Monday, April 8, 2013

Margaret Thatcher: In every sense, a leader

Washington Post
April 8, 2013

“Unless we change our ways and our direction, our greatness as a nation will soon be a footnote in the history books, a distant memory of an offshore island, lost in the mists of time like Camelot, remembered kindly for its noble past.” Margaret Thatcher, never given to understatement, presented that grim vision for Britain in 1979, the year she became prime minister.

Then, for the next 11½ years — almost as long as three U.S. presidential terms — she worked with fierce determination and unrelenting stubbornness to dispel it. By the time she left office, reluctantly, in 1990, there was not much talk anymore of Britain’s inexorable decline. Ms. Thatcher, who died Monday at age 87, had changed not only her country’s direction but also its standing in the world. She continued to be passionately detested by some and admired and respected by others long after she left office, and her record will be debated for decades — or centuries. What is hardly debatable is the proposition that she was, in every sense of the word, a leader.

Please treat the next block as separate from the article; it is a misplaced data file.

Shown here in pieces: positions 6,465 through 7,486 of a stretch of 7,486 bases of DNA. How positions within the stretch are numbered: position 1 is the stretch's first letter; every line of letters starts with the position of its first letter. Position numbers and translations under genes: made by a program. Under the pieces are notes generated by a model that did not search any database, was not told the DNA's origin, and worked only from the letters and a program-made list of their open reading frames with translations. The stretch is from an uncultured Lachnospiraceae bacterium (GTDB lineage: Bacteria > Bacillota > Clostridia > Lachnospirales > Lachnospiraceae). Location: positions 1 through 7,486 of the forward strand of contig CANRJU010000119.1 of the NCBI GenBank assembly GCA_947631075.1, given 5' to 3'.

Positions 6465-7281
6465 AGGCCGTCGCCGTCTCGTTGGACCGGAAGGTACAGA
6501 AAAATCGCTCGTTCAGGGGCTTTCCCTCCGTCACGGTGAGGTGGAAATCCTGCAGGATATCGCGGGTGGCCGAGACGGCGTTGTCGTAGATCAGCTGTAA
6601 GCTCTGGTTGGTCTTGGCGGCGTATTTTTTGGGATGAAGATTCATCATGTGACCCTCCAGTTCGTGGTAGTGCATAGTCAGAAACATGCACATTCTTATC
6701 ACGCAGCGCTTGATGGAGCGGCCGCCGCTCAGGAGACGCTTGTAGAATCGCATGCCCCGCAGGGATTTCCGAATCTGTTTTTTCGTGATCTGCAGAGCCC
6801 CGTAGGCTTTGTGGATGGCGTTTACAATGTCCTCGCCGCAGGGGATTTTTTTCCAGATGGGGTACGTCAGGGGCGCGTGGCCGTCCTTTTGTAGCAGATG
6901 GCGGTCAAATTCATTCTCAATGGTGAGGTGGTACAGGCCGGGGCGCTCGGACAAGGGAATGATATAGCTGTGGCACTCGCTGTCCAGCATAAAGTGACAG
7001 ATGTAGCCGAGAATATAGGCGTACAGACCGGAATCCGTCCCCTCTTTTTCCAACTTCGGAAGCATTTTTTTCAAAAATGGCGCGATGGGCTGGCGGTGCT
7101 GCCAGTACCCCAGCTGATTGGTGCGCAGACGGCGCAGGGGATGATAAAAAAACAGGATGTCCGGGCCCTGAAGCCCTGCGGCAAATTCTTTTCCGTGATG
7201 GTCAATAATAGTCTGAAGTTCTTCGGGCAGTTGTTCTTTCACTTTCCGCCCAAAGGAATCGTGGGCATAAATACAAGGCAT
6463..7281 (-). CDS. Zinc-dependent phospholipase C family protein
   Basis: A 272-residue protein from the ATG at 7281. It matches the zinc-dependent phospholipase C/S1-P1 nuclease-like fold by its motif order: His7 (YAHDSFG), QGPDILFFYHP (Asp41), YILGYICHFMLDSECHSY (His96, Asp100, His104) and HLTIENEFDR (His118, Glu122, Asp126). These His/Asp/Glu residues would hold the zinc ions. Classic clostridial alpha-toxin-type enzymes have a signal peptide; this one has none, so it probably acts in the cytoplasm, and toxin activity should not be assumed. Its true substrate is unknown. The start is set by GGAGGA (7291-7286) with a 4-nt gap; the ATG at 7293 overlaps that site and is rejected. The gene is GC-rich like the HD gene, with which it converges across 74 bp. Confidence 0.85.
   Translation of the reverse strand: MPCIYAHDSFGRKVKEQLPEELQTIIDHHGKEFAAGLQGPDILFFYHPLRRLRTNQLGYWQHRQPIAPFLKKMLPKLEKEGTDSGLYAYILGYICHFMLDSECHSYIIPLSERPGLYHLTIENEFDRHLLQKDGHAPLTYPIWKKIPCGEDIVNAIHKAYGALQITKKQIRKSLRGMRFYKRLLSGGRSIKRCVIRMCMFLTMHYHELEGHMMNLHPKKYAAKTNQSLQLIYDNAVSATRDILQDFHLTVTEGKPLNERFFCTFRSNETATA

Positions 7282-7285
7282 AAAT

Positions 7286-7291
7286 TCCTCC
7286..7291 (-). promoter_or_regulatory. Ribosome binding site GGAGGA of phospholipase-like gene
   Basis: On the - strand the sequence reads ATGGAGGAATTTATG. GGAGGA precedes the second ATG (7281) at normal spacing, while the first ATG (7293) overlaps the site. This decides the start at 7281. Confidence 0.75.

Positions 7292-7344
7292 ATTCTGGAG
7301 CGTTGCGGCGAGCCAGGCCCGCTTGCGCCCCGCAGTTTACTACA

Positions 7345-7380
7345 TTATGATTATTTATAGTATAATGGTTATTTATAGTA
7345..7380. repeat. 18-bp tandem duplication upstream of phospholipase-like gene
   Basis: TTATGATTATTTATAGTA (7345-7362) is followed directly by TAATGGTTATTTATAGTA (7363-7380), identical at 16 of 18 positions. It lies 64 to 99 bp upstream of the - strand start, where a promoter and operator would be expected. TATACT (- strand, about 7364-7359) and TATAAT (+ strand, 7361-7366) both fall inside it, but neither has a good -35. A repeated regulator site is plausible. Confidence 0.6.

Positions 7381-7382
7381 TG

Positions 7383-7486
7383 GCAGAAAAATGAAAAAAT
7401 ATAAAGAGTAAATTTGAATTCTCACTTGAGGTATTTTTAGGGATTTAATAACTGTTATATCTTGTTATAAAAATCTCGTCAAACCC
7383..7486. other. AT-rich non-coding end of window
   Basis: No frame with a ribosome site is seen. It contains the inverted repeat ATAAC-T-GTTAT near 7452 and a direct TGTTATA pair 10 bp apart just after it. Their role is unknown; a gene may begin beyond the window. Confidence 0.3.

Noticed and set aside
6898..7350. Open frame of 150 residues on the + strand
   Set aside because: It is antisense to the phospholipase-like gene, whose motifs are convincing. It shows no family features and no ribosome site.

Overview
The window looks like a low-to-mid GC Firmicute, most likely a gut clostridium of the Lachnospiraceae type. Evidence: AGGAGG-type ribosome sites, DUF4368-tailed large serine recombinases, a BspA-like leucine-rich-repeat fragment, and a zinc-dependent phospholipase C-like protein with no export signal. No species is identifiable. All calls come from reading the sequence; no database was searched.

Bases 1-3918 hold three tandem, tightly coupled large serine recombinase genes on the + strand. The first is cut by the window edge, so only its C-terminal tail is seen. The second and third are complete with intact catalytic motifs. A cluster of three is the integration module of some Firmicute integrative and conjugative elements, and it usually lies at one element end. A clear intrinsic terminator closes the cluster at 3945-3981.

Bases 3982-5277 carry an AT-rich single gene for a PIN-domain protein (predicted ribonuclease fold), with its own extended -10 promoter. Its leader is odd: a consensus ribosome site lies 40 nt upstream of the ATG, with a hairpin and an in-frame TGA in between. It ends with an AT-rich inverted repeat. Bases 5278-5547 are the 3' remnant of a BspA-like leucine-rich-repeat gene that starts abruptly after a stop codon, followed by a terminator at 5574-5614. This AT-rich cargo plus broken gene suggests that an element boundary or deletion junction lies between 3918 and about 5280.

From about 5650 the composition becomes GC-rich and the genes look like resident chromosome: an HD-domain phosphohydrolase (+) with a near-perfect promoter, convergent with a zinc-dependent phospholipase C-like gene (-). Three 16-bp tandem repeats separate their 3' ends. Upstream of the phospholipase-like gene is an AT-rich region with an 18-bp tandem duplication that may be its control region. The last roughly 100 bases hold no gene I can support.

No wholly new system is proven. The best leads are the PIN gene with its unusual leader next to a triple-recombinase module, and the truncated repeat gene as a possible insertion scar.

Margaret Thatcher was a new kind of Conservative in British politics, a true-believing, Friedrich von Hayek-quoting enemy of what she saw as the excesses of the welfare state, of the unions that seemed to run it and of the mass of socialist encrustations that had formed on the Labor Party’s left wing after World War II. She thought statism was crushing the nation’s economy, destroying the morale of its people and rapidly diminishing its standing in the world. Apparently a good many Britons agreed with her, though not necessarily with her fervent embrace of the total conservative ideology. The country was ready for a break with the postwar past, and Ms. Thatcher’s party had the good sense to see in her the forcefulness, conviction and eloquence that could bring it off.